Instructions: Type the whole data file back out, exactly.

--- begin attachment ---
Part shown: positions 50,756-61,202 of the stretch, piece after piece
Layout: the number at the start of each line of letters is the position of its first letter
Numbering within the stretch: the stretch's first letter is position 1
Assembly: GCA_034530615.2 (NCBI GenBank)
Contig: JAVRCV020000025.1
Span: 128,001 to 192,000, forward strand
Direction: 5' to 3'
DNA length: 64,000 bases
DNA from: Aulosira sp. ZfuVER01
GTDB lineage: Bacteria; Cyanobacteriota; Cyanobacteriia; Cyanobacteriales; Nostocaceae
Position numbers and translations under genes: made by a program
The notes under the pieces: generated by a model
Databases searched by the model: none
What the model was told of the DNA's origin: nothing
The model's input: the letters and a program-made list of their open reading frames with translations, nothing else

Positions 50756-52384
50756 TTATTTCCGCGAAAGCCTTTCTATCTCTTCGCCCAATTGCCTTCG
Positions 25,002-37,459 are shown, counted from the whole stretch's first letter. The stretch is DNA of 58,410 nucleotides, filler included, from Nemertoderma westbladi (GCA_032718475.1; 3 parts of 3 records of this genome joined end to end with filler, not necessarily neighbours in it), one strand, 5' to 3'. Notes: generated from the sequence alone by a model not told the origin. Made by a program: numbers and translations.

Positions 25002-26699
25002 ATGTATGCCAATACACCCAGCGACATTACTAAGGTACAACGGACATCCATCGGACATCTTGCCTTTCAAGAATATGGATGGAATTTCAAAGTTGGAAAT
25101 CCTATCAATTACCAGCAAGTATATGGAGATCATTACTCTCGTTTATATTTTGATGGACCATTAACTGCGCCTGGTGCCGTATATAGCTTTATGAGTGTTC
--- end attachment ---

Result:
Part shown: positions 50,756-61,202 of the stretch, piece after piece
Layout: the number at the start of each line of letters is the position of its first letter
Numbering within the stretch: the stretch's first letter is position 1
Assembly: GCA_034530615.2 (NCBI GenBank)
Contig: JAVRCV020000025.1
Span: 128,001 to 192,000, forward strand
Direction: 5' to 3'
DNA length: 64,000 bases
DNA from: Aulosira sp. ZfuVER01
GTDB lineage: Bacteria; Cyanobacteriota; Cyanobacteriia; Cyanobacteriales; Nostocaceae
Position numbers and translations under genes: made by a program
The notes under the pieces: generated by a model
Databases searched by the model: none
What the model was told of the DNA's origin: nothing
The model's input: the letters and a program-made list of their open reading frames with translations, nothing else

Positions 50756-52384
50756 TTATTTCCGCGAAAGCCTTTCTATCTCTTCGCCCAATTGCCTTCG
Positions 25,002-37,459 are shown, counted from the whole stretch's first letter. The stretch is DNA of 58,410 nucleotides, filler included, from Nemertoderma westbladi (GCA_032718475.1; 3 parts of 3 records of this genome joined end to end with filler, not necessarily neighbours in it), one strand, 5' to 3'. Notes: generated from the sequence alone by a model not told the origin. Made by a program: numbers and translations.

Positions 25002-26699
25002 ATGTATGCCAATACACCCAGCGACATTACTAAGGTACAACGGACATCCATCGGACATCTTGCCTTTCAAGAATATGGATGGAATTTCAAAGTTGGAAAT
25101 CCTATCAATTACCAGCAAGTATATGGAGATCATTACTCTCGTTTATATTTTGATGGACCATTAACTGCGCCTGGTGCCGTATATAGCTTTATGAGTGTTC